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What is Hepatitis?
Hepatitis means inflammation of the liver. There are various causes - infections, alcohol, some types of medication, toxins and poisons.
This leaflet is about the viral infections which cause hepatitis and which can be passed on when you make love.
How can Viral Hepatitis be transmitted?
Viral hepatitis is caused by a group of viruses (A-G) which can all be passed on sexually as well as by other means. Hepatitis E,F+G are all rare in the UK and will not be discussed further here.
Hepatitis A: This virus is present in the digestive tract and in faeces (shit), and is mainly acquired by swallowing- usually in food, but rimming is also an important route of transmission. Basically, if faeces gets in your mouth then this is a route of transmission. This can happen during sex that involves fingering, licking (rimming), anal sex or handling condoms which have been used for anal sex. Recently, reports of Hepatitis A in gay and bisexual men have been increasing.
Hepatitis B: This is an important health concern for gay and bisexual men - up to 6% in the UK are carriers. Carriers (who usually have no symptoms) will show traces of the virus in all their body secretions; spread can therefore occur by sharing body fluids in any way, including sex or needlesharing. It is about 30 times more infectious than HIV, so activities which are relatively low risk for HIV may transmit the Hepatitis B virus quite easily.
Hepatitis C: This virus can be passed on sexually, but this route is very inefficient compared with blood spread. It is most easily acquired by needlesharing- injecting drug users are the most at risk.
Hepatitis D: Hepatitis D ("Delta") is really a "passenger" virus which can only cause infection if you are already infected with the Hepatitis B virus.
What are the symptoms?
Symptoms may appear up to six months after contact with the infection.
But don't wait until symptoms appear if you know you have been in
contact with someone who has hepatitis, as it is possible to offer preventive
treatment if you seek medical advice early enough.
What is the treatment?
As with most infections, management depends on rest and good general health measures whilst waiting for the infection to subside. This will be checked in the blood tests, which ensure that the liver is returning to normal. It is sometimes (but not always) necessary to come into hospital. Alcohol and some types of medication should be avoided during the recovery period. In the small number of people who go on to develop liver problems as a result of becoming a carrier, a drug called Interferon can offer some benefit.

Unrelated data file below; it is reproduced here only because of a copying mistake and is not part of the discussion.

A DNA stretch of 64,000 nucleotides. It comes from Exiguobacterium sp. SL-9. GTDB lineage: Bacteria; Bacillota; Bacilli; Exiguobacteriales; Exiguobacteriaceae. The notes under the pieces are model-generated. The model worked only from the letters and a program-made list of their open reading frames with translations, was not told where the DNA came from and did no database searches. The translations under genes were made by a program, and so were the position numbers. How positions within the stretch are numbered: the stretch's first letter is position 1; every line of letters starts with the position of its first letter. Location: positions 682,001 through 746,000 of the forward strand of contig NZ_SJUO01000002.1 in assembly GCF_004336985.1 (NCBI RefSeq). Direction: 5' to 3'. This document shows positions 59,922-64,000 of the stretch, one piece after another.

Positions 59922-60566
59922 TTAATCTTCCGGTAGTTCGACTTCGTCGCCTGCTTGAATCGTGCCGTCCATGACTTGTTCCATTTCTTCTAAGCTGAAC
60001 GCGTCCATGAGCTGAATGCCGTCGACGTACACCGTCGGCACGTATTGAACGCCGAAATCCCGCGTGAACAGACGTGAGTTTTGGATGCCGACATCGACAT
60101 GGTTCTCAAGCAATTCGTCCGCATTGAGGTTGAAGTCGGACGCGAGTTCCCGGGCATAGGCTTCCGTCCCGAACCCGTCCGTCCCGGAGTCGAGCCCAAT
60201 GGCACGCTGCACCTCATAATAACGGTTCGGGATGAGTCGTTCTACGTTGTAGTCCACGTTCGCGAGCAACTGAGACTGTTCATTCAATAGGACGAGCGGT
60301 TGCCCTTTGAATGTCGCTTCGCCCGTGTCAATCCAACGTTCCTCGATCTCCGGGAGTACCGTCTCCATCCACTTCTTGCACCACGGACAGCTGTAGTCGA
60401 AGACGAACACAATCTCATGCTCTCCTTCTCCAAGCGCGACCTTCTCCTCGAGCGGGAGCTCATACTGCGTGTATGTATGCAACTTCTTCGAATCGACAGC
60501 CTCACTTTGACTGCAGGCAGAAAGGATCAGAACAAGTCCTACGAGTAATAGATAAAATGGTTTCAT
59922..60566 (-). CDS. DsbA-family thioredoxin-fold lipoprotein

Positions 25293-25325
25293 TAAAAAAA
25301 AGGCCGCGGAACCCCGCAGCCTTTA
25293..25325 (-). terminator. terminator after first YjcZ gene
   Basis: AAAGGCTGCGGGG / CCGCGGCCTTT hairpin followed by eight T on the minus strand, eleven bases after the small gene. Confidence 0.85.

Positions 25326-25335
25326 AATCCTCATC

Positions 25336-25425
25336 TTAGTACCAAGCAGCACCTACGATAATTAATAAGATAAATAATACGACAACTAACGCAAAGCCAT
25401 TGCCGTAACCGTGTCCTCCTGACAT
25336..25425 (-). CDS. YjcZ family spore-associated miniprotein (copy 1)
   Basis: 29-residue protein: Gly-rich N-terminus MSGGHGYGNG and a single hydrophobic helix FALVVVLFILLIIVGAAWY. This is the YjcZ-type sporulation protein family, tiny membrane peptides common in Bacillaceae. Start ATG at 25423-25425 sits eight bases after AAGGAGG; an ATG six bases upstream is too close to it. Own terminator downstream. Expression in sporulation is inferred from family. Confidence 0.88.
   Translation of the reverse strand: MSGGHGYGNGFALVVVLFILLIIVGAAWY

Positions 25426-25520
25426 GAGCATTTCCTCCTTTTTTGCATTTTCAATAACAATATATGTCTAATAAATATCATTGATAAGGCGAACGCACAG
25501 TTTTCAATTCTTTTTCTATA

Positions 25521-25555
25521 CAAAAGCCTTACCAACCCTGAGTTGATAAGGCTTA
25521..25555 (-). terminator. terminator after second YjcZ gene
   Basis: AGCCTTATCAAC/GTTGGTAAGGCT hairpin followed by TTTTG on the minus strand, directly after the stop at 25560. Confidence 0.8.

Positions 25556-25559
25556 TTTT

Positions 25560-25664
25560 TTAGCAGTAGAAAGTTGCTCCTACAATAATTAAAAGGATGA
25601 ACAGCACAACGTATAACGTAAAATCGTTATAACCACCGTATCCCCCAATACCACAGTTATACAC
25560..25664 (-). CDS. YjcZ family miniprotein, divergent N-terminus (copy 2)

Both Hepatitis A and B can now be prevented with vaccination:
Hepatitis A: If you discover that a recent partner has this infection, you can protect yourself by receiving Human Normal Immunoglobulin. A vaccination for Hepatitis A is now available, as this infection can be acquired through sexual contact, particularly rimming. It consists of two injections, six months apart.
Hepatitis B: This is highly recommended for all gay men. After first having a blood test to check that you are not naturally immune, it is given in a course of three (painless!) injections spaced out over a six month period. You should have your immunity levels checked out again after the course, as only about 90% of people respond and this is the best guide to timing of your booster dose (generally required every 3-5 years). An accelerated vaccination course is also available, over two months, which is slightly less effective, but gives more rapid protection.
Vaccination for Hep A and Hep B is free by appointment at the GUM Clinic, Edinburgh.
For further information on this and a range of other important sexual health issues, contact the GUM Clinic or Gay Men’s Health.
GUM Clinic, Level 4, Lauriston Building, Royal Infirmary of Edinburgh.
Phone (0131) 536 2103
Images courtesy of the Steve Retson Project
Last updated 20th May 2004
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